UPDATE: Shopping While Black Barneys New York Accused of Racially Profiling Customers

By Chris Hoenig


Updated 10/28/13, 11:02am with Jay Z statement.

In the need for some high-end fashion If you’re Black, you might want to think twice about stopping at Barneys New York.

The upscale Manhattan retailer is facing multiple lawsuits after being accused of discriminating against Black customers who made completely innocuous purchases. In addition to the legal issues and poor publicity, petitions are calling for rapper Jay Z to end a lucrative, exclusive partnership that’s supposed to start just before the holiday shopping season.

In at least two cases, shoppers were stopped by the NYPDwhich is already under fire for racist “Stop and Frisk” policiesin and around the store, then detained and questioned with blatantly racist overtones.

Trayon Christian, a 19-year-old college student from Queens, has filed lawsuits against the store and the NYPD after he was detained in April following a $350 accessory purchase. According to the lawsuit, the New York College of Technology freshman was asked to produce identification when he used his debit card to buy a Salvatore Ferragamo belt, which he saved up for by working a part-time job at the school. Despite doing so, the clerk at the Madison Avenue store claimed the purchase was fraudulent and contacted police.

Christian was handcuffed and hauled off to the local police precinct, where he again gave police his ID, debit card and receipt with his name on it. “In spite of producing such documentation, Christian was told that his identification was false and that he could not afford to make such an expensive purchase,” the suit claims. Christian was eventually cleared when police contacted his bank to verify his identity.

“His only crime was being a young Black man,” his attorney, Michael Palillo, said. Christian is seeking unspecified damages in the suit, but there is one thing he won’t come away from the whole thing with: the belt. “I didn’t want to have anything to do with it,” Christian said, having returned the belt to the store for a refund.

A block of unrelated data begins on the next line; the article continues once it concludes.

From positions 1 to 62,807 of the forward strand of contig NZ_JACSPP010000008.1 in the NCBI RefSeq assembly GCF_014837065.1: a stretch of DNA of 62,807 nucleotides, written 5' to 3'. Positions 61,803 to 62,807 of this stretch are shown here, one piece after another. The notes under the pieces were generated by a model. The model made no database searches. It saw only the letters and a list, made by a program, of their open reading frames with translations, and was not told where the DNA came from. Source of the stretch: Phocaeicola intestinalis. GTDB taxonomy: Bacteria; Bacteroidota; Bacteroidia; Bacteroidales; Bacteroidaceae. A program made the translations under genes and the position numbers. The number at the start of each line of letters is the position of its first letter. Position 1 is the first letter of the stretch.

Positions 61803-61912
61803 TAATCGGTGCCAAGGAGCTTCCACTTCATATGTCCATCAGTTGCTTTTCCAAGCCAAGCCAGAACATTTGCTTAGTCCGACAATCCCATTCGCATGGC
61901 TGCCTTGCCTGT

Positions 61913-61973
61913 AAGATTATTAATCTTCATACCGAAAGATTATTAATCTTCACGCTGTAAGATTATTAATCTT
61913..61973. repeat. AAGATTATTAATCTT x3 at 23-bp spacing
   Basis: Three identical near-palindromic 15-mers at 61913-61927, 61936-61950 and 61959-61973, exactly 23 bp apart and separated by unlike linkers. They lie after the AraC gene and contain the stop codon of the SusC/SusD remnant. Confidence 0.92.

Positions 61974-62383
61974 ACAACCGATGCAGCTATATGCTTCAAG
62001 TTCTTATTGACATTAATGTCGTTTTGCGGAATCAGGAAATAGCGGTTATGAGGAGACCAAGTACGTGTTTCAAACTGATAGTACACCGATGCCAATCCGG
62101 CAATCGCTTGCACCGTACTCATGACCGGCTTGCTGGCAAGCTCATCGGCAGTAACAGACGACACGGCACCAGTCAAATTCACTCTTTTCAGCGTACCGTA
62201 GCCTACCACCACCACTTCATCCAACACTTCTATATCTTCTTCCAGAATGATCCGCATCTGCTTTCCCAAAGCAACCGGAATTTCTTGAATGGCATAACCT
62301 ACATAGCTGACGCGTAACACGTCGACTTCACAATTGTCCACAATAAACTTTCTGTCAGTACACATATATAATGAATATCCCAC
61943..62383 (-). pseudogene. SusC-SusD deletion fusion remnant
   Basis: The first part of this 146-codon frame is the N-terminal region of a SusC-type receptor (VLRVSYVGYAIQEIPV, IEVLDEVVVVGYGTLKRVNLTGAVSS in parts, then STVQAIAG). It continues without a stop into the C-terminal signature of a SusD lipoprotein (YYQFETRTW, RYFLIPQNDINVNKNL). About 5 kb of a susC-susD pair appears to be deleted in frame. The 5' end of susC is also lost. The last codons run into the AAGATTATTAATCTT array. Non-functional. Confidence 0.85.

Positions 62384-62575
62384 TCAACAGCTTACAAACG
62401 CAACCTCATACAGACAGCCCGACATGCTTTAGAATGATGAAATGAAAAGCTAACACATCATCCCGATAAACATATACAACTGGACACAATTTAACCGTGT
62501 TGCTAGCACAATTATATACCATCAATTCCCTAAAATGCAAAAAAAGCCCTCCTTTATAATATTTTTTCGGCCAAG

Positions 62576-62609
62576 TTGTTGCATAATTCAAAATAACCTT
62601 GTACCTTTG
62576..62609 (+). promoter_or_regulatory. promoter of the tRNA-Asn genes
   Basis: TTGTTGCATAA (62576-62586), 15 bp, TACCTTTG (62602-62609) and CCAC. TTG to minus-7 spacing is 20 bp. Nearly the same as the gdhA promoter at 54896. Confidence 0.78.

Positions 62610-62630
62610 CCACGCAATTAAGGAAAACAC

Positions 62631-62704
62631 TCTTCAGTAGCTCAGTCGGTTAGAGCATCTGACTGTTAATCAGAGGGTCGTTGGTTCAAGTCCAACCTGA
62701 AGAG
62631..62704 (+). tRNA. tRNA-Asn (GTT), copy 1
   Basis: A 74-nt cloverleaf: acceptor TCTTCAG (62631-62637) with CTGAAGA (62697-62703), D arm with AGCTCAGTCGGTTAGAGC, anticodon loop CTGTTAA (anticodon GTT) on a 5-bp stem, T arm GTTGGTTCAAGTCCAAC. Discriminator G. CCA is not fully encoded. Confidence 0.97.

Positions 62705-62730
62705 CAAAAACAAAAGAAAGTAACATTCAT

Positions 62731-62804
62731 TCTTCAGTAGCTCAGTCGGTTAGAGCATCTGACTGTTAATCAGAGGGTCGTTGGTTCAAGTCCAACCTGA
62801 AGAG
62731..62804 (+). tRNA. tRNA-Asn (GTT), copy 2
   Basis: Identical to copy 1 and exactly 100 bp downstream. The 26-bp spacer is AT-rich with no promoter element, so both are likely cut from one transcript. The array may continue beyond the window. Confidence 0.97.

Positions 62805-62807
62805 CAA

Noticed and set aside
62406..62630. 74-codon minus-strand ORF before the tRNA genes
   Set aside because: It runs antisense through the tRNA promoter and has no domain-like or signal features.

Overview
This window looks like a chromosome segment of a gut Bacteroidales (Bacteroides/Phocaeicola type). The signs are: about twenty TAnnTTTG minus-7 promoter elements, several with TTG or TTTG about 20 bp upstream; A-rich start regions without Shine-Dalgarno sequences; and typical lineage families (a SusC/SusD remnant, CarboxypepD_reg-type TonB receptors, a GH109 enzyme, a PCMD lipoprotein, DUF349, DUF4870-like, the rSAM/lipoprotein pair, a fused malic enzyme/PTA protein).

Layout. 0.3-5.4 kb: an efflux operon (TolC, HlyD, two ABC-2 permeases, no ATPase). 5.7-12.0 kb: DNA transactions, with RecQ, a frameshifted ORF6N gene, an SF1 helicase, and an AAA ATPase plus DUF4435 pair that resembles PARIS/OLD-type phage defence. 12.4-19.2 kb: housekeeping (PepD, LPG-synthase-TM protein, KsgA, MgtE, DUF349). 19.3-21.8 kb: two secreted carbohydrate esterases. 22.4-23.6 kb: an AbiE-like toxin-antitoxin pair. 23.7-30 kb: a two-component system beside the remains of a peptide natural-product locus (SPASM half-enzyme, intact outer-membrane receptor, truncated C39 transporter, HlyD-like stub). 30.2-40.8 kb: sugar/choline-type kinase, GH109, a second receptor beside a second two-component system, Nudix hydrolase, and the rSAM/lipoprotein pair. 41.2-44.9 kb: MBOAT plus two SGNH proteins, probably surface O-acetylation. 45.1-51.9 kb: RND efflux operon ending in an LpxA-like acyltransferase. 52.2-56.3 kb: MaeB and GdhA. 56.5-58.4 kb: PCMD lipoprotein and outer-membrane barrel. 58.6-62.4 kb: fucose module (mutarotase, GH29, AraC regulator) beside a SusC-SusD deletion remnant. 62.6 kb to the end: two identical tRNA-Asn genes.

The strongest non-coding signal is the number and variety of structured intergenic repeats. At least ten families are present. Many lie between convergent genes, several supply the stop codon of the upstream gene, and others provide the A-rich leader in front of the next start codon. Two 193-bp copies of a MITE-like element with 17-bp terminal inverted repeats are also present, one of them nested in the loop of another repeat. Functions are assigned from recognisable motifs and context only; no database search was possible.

In a statement on its Facebook page, Barneys New York denies that its employee played any role in Christian’s detention. “It is clear that no employee of Barneys New York was involved in the pursuit of any action with the individual other than the sale,” the statement reads. “Barneys New York has zero tolerance for any form of discrimination and we stand by our long history in support of all human rights.” The comments below the statement suggest, however, that most people are not buying Barneys’ explanation.

The NYPD has declined to comment.

Second Claim of Racial Profiling

Inspired by Christian’s case, Kayla Phillips came forward and is also filing a lawsuit against Barneys and the NYPD.

The 21-year-old from Brooklyn says she went to the store earlier this year after receiving her tax refund and purchased a $2,500 orange suede Cline hand bag she had been coveting. “I had been looking for that purse in that color for a long time, and it was always out of stock,” she said.

The sale went without incident, but at a nearby subway station, Phillips was surrounded by undercover police officers. “There were three men and a woman,” she said. “Two of them attacked me and pushed me against a wall, and the other two appeared in front of me, blocking the turnstile.

“They were very rough,” Phillips, whose brother is an NYPD officer, recalled. “They kept asking me what I bought and saying, ‘Show us your card.’ I didn’t know what was happening.”

Phillips, like Christian, also used a debit card to make the purchase, though it did not have her name on it because Phillips had just opened the bank account and was given a temporary card. “They kept asking how I could afford this expensive bag and why had I paid for it with a card with no name on it,” she said.

According to Phillips, she was also questioned about her Chanel bag and was startled when officers began to suggest that she may be behind a larger crime, asking, “If you were a victim of identity theft, if someone was trying to use your hard-earned money, wouldn’t you want us to investigate”